royal-warrant-queen royal-warrant-prince-of-wale

A Festive Stroll Through the Fortnum & Mason Christmas Archives 

“Fortnum and Mason, in Piccadilly, is always a beautiful and astonishing shop, filled with the gourmandizing pleasures of the whole world. Yesterday it was a perfect fairy palace, and Prince Prettyman Paradise of bonbons, and French plums, and barley sugar. Many, many young persons will be ill tomorrow morning if half of those sweetmeats sold yesterday are devoured today.”


Charles Dickens, published on Christmas Day in The Morning Chronicle, 1845.

For many, when they think of Fortnum’s, they think of Christmas. Well, we are the home of Christmas after all, and have been for a long time – as the warm words from our old friend Mr Dickens attests.


While we didn't start taking out ads in the press until the 1860s, Fortnum’s was still THE place to come in the early Victorian era at Christmastime. As proof that we have always been purveyors and pioneers of wonderful things to enjoy during the festive season, just take a look at this exotic feature from 1814:

“NEW FOREIGN FRUITS, just landed. A great variety of foreign fruits of superior quality. Imperial Plums, Muscatel Raisins bunchy for table, Portugal Grapes, Pomegranates, Jordan Almonds, Comarda Figs, Prunes, French Plums, book boxes, French preserves, small pots, French Fruits in Jelly, green Madeira Citron, preserved West India ginger and green sweetmeats, tamarinds for table, preserved limes, guava jelly, large Spanish chesnuts, pistachio nuts, cashew nuts, pindar nuts, hickory nuts, almonds in shell, French and Spanish olives, French dried pears. The whole of the above are in the highest perfection and in small packages for family use or for sending in the country at Fortnum & Co’s, Piccadilly.”


By 1910, Fortnum’s Christmas crackers department had become the stuff of legend, with one monster cracker over six foot high, which contained 144 mini crackers, toys, balloons, hats, and musical instruments. In the 1920s and 1930s, crackers came in all shapes and sizes – including an exploding Christmas pudding and a giant crocodile, straight out of Peter Pan. We also sold musical chairs in the cracker department – not the game, but gilt chairs that played a tune when you sat on them.


fortnum's christmas archive graphic fortnum's christmas archive graphic
ladies shopping at christmas archive ladies shopping at christmas archive
father christmas father christmas


It was after the Great War that Christmas gifting, especially our hampers, really started to take flight, as fewer people were inclined to make their own Christmas cakes and puddings.


During the Great War, Fortnum’s sent a taste of home to thousands of men and women serving in France and beyond – including their favourite things, such as boiled sweets, tinned fruit cake and chocolates. We even sent out 500 plum puddings to one regiment for their Christmas dinner in 1915.


Earl Haig requested bespoke hampers, designed like panniers, to straddle a camel and, of course, we obliged. In 1914, we set up a dedicated ‘Officers’ Supply Department’ to provide food parcels for the Western Front, Gallipoli, Russia and North Africa. Winston Churchill complained bitterly by letter when his wife Clemmie sent him upmarket provisions because what he really desperately wanted was a hot-water bottle.


It was after the Great War that Christmas gifting, especially our hampers, really started to take flight, as fewer people were inclined to make their own Christmas cakes and puddings. There was a demand for gourmet foods in pretty jars and canisters, and Fortnum’s started using wicker baskets made by Lord Roberts’ workshops, which were set up to give employment to war-wounded soldiers. Although the Christmas hamper is quite a recent invention, our hampers began in the 1730s as travellers’ baskets, for people making journeys by public coach.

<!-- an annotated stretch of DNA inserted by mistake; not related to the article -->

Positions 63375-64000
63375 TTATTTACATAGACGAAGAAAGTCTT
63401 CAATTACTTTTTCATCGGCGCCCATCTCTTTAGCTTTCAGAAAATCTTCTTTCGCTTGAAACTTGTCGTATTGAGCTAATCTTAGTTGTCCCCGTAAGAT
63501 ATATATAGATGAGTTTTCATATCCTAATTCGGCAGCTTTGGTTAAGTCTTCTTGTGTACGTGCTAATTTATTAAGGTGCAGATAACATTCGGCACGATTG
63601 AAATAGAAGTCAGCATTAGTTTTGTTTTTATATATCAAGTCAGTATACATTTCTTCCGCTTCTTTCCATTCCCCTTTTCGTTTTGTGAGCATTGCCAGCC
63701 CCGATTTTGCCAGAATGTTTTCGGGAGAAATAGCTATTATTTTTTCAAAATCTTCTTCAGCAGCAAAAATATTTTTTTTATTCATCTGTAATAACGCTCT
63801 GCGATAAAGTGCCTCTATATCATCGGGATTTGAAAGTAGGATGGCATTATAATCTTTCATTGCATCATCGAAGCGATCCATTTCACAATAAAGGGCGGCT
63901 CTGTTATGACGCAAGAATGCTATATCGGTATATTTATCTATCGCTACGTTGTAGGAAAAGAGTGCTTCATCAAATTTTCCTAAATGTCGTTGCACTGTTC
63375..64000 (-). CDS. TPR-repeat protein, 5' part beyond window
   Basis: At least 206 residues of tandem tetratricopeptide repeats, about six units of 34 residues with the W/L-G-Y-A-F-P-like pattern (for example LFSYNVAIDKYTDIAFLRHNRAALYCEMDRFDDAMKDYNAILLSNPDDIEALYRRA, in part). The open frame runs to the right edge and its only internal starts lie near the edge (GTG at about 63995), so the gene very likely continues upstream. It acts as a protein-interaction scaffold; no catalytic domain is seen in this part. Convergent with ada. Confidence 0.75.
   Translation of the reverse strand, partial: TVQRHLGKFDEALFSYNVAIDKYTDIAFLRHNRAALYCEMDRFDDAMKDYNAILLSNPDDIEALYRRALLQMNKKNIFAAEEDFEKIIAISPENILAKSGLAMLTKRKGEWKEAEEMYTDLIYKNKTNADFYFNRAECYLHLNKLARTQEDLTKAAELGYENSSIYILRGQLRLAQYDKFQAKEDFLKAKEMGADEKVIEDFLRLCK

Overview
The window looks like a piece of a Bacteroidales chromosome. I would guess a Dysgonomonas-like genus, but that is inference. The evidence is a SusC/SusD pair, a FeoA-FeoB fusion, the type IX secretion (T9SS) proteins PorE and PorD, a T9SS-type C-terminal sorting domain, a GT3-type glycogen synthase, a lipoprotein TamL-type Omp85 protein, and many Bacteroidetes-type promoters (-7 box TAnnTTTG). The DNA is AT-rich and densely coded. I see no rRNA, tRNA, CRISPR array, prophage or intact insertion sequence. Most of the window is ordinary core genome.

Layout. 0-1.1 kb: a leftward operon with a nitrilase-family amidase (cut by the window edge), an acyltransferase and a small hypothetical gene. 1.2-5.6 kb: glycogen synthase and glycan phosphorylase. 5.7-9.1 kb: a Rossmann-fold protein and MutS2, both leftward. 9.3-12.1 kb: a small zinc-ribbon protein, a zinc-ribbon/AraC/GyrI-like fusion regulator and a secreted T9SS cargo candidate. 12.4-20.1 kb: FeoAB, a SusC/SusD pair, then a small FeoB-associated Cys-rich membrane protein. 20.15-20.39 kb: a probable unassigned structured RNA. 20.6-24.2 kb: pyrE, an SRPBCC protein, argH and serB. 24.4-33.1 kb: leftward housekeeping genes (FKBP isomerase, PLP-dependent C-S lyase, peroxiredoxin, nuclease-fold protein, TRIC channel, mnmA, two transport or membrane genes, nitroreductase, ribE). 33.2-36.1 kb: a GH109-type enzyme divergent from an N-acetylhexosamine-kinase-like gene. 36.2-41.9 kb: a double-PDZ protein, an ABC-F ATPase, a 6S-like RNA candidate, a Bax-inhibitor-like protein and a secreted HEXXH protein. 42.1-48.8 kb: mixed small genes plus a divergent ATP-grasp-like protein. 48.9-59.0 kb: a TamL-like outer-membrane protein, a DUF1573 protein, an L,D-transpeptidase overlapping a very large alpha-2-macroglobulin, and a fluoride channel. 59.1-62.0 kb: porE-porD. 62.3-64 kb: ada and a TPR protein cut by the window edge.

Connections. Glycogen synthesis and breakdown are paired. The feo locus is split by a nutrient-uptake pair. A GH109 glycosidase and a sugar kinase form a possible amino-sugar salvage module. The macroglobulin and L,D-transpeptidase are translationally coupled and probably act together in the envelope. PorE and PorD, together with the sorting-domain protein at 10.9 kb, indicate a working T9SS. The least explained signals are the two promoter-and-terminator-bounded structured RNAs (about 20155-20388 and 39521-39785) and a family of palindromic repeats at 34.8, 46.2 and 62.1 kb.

Our iconic store was on the alert for the royal family to come and do their Christmas shopping – we supplied woodcock pies to Edward VII and George V for many Christmases, and the Queen Mother used to insist on wrapping up her own presents in the store, oblivious to the crowds of amazed shoppers around her. In November 1929, the Prince of Wales caused a stir by visiting the Gift Department during ordinary opening hours to do his Christmas shopping.


Some of Fortnum’s Christmas customers have included luminaries such as Oscar Wilde and Emperor Haile Selassie, whose hamper was festooned with the red, green and gold Rastafari colours. Frank Sinatra and Marlene Dietrich were also fans, and a weekly order (quite probably crammed with aphrodisiacs) was sent to Rome while Richard Burton and Elizabeth Taylor were filming Cleopatra in 1961.


In November 1984 Fortnum's made national news when staff requested we sell the “Do They Know It's Christmas?” single in Piccadilly. We naturally took up the idea with gusto - helping spread the charitable message far beyond its traditional audience.


In the 1960s, it wasn’t unusual for shop floor staff to hang up their red coats at six o’clock in the evening, spend all night making up orders, have a shower and a cup of coffee in the morning, and start all over again. We don’t do that today – although sometimes it can feel like it.


For many of our customers, over the centuries and across the generations and the miles, from the wonderful windows to the best mince pies in the world - Christmas wouldn’t be Christmas without Fortnum & Mason. It is a huge privilege, and quite a responsibility, to be such a historically important part of Christmas for people all over the world.


Related Reads